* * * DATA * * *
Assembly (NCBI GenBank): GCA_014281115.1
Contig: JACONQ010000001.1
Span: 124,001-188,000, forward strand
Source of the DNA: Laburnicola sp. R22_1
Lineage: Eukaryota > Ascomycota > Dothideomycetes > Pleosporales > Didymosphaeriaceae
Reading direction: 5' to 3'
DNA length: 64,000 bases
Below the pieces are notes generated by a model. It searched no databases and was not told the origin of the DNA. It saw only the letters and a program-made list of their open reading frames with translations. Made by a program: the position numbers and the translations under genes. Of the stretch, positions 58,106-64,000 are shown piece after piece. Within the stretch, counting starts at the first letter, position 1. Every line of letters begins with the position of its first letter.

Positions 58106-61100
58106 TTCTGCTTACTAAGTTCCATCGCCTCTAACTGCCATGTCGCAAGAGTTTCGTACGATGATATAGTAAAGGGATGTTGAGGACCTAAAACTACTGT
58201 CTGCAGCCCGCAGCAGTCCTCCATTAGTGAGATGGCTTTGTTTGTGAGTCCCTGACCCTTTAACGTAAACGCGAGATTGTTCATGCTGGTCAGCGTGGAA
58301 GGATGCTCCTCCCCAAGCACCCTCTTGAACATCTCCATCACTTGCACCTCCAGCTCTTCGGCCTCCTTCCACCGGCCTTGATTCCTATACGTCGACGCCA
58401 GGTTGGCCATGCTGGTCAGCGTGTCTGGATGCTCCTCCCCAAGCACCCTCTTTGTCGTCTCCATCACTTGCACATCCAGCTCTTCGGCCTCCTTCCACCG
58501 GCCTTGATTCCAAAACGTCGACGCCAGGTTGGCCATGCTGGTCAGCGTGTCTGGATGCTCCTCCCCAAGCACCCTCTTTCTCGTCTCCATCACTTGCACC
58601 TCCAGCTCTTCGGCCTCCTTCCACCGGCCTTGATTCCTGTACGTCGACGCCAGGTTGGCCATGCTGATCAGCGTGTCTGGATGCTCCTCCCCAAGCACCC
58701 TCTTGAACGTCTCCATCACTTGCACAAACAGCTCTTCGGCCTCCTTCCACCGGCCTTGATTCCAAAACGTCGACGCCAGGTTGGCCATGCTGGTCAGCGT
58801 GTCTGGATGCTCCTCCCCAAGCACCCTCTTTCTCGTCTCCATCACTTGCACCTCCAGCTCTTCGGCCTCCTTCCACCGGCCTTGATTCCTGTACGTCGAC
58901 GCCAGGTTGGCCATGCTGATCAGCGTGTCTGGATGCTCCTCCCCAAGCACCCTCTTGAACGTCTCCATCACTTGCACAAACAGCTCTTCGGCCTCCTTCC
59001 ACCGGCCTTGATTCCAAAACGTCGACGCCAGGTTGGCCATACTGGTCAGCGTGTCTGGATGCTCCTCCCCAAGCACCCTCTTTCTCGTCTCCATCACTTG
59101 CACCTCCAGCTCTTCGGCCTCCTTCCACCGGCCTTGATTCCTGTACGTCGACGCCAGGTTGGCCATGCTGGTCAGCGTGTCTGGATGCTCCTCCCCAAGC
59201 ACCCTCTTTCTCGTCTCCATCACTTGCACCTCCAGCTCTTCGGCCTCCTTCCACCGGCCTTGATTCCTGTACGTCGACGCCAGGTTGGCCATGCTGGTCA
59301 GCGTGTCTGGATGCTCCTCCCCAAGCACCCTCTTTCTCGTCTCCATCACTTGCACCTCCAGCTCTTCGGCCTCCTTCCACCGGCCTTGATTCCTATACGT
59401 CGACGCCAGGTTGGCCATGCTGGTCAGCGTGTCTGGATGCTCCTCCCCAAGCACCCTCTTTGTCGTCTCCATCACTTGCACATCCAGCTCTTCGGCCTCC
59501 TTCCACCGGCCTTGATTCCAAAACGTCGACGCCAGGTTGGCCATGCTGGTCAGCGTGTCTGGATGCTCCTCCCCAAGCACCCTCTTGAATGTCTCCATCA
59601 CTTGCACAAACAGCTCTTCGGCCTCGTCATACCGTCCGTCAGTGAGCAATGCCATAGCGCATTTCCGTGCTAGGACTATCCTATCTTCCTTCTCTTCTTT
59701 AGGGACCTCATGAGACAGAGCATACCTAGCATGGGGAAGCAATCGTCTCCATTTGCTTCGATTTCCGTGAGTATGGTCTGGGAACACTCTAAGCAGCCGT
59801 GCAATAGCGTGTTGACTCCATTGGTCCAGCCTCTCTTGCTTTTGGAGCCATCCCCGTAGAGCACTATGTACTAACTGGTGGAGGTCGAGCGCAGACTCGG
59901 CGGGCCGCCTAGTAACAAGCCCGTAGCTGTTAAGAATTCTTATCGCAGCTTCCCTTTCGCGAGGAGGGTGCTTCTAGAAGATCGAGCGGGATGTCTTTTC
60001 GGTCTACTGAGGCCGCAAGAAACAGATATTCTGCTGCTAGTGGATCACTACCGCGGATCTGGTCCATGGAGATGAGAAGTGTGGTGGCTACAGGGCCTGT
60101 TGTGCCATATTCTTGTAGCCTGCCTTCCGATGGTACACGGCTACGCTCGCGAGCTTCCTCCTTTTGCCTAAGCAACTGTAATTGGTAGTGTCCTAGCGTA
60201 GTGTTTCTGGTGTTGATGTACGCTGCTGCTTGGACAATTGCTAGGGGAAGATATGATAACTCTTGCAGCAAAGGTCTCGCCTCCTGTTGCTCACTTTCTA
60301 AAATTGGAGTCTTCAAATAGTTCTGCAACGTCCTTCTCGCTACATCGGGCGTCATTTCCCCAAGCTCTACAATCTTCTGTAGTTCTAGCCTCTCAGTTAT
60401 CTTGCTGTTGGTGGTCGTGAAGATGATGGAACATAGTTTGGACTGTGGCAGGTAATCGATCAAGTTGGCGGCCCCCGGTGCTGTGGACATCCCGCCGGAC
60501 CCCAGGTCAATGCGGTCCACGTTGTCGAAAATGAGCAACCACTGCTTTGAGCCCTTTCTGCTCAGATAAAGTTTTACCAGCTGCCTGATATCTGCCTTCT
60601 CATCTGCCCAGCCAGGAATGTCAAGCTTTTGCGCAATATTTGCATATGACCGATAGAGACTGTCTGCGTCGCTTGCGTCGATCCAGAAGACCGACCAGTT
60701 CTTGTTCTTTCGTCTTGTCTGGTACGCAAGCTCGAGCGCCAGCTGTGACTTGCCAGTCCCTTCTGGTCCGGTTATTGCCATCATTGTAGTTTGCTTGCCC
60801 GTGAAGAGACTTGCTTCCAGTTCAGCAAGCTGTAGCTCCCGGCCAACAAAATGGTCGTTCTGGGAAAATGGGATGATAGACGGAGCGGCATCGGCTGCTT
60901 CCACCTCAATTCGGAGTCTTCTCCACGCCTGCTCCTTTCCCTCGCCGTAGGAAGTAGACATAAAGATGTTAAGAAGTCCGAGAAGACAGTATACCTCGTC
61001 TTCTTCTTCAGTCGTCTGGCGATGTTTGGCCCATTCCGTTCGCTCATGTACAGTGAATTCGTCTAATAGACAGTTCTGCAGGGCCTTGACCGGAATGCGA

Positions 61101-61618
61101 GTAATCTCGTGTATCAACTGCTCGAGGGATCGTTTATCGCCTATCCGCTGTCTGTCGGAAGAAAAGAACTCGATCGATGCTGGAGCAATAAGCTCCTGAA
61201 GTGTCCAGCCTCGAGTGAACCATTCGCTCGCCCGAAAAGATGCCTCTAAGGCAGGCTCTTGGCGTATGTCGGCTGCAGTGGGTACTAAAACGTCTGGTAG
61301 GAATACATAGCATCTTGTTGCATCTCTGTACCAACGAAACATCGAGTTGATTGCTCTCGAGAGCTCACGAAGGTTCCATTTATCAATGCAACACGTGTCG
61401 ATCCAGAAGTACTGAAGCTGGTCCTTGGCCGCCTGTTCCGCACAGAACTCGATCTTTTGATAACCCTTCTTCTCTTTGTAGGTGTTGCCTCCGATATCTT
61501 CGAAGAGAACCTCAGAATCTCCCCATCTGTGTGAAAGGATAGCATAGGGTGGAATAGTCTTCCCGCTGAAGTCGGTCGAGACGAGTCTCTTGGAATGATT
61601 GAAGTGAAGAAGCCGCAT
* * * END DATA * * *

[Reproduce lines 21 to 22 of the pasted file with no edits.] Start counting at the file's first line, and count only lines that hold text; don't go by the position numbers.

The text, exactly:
59201 ACCCTCTTTCTCGTCTCCATCACTTGCACCTCCAGCTCTTCGGCCTCCTTCCACCGGCCTTGATTCCTGTACGTCGACGCCAGGTTGGCCATGCTGGTCA
59301 GCGTGTCTGGATGCTCCTCCCCAAGCACCCTCTTTCTCGTCTCCATCACTTGCACCTCCAGCTCTTCGGCCTCCTTCCACCGGCCTTGATTCCTATACGT